Monday, July 25, 2011

Amy Winehouse RIP

While the recent terrorist attack in Olso is a far more important issue, this is a music blog. The big news in music is the recent passing of Amy Winehouse.

I remember the first time I heard her music.  It was February 2007 and I was on my back to the office from either Brampton court. I had taken the GO bus to Yorkdale and stopped off at the HMV to browse.  Shortly after I arrived, I heard a unique song on the PA.  Blending hip-hop beats, Memphis soul & a whisky soaked voice wrapped around candid lyrics from a bad girl, my jaw dropped when I heard it. When I asked the front clerk what was playing, the answer was Amy Winehouse’s “You Know I’m No Good?” from the recently released Back to Black.

I bought the album immediately and was soon obsessed with it. From opening track “Rehab” to the closing notes of “He Can Only Hold Her” Back to Black was a revelation. Not only was this album my introduction to Amy but it also made me aware of producers Mark Ronson & Salaam Remi and her backup band for the album, The Dap Kings.  From there it was a short jump to discovering Sharon Jones, the Budos Band and the rest of the Daptone Records stable.

As Amy became more popular it was interesting to see how much Hip-Hop artists were taking to her music. Ghostface Killah did a remix of “You Know I’m No Good” which was added to the US version of Back to Black.  Jay Z and Pharoahe Monch did remixes of “Rehab”. My favourite was always Pharoahe Monch’s, but if, as seems likely, Amy did die of a drug overdose, this version has now lost any humour it had. 

Back to Black was influenced by 60’s girl groups. In particular The Shirelles, who pushed the boundaries with songs about sex, such as “Tonight’s the Night” and “Will You Still Love Me Tomorrow.”  Fittingly, Amy covered “Will You Still Love Me Tomorrow” for a Bridget Jones Soundtrack.

Shortly after buying Back to Black, I got her first album Frank.  This album has more of a Jazz influence than Back to Black.  Starting with the lead off track “Stronger Than Me”: 

One of my favourite tracks is “In My Bed” which uses the same beat as Nas’ “Made You Look”.  (Both Nas and producer Salaam Remi are credited songwriters for the track.)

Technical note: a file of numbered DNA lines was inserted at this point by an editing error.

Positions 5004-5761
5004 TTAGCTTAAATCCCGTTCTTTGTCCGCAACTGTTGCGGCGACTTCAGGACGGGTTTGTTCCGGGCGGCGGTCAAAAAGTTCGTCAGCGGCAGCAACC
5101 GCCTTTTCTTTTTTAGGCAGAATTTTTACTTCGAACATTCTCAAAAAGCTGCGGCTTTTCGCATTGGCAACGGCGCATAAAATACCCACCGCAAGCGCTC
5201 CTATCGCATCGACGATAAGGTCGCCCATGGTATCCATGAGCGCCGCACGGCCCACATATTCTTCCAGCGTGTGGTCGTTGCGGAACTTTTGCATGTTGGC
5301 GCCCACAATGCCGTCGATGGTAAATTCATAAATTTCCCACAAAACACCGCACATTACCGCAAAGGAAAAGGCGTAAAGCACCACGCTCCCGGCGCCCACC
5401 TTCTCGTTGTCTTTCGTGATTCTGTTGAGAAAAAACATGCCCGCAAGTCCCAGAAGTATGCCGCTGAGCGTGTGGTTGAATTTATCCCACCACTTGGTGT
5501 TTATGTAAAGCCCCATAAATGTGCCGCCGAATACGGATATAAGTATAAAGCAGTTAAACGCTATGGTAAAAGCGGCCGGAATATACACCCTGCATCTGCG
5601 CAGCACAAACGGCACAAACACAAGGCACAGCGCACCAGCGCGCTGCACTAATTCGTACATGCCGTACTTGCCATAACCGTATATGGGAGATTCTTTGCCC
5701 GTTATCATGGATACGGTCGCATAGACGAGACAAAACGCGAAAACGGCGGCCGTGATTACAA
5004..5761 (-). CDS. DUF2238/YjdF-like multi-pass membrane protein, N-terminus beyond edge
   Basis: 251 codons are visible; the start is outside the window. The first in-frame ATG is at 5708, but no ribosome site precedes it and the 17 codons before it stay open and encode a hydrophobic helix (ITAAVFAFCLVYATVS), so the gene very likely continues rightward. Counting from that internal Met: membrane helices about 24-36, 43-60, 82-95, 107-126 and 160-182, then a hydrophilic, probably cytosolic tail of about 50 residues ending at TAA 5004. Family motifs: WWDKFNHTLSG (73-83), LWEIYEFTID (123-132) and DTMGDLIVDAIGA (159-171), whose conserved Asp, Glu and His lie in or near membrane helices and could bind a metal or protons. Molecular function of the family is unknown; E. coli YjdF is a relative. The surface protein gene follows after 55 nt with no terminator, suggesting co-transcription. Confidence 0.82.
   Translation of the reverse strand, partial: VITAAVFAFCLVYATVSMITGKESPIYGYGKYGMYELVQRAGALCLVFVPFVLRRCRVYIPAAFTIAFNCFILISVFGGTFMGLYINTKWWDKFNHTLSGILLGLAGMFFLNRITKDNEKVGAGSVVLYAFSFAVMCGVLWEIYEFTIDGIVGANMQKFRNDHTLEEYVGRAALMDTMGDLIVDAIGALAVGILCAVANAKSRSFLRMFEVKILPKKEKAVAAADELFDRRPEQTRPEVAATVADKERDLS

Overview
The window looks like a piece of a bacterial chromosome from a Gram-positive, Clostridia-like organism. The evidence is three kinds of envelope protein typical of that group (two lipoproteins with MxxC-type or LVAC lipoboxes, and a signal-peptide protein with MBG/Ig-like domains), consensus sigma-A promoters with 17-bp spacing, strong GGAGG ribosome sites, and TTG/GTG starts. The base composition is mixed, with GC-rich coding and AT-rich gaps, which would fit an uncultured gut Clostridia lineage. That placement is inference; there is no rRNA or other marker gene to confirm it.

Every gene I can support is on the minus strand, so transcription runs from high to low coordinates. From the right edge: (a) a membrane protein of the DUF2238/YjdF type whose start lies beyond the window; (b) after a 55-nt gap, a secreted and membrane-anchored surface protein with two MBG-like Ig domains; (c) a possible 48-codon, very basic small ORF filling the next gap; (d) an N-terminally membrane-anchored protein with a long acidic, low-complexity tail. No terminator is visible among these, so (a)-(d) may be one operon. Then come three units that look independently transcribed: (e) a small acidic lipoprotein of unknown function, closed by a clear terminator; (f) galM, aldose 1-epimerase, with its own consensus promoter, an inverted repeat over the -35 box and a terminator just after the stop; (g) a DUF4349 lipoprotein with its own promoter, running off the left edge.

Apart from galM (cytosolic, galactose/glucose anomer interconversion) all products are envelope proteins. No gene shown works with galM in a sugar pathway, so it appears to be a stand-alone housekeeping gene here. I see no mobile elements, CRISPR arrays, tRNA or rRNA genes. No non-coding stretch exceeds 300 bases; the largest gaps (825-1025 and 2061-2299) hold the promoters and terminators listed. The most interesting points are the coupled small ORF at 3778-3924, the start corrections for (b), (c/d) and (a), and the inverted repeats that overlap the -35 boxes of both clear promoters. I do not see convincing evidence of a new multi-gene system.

After Back to Black, her main release was a track on Mark Ronson’s album Version with cover of The Vuton’s song “Valerie”.  This is one of my favourite performances of hers.

Amy Winehouse was an extremely talented artist.  She, along with Lily Allen was largely responsible for the interest in English singers like Estelle, Kate Nash, Duffy and Adele.  However, she had a number of issues stemming from addiction.  Now that she is gone, I hope she attains the peace she did not get when she was alive.


  1. If you want good, real soul, try out Sharon Jones. She's soul baby, not like them white chicks who are sanitized, Elvis Presly black-music stealing types...

  2. Thanks for the comment Anonymous. I am, in fact, a huge fan of Sharon Jones & The Dap Kings along with other artists like Otis Redding & Elvis Presley. As I say in the article, it was Amy Winehouse that led me to Sharon Jones and Daptone Records.

    Although it's easy to compare Amy Winehouse and Sharon Jones (given that they shared The Dap Kings) ultimately there are different influences at play. Particularly on Back to Black Amy's influence was Girl Groups like The Shirelles. A genre which predates Memphis Soul and had more of a pop influence than other forms of R&B. Comparing Amy Winehouse and Sharon Jones says more to me about how versatile the Dap Kings are than anything else.

    Thanks again for reading the blog and commenting. I appreciate the feedback.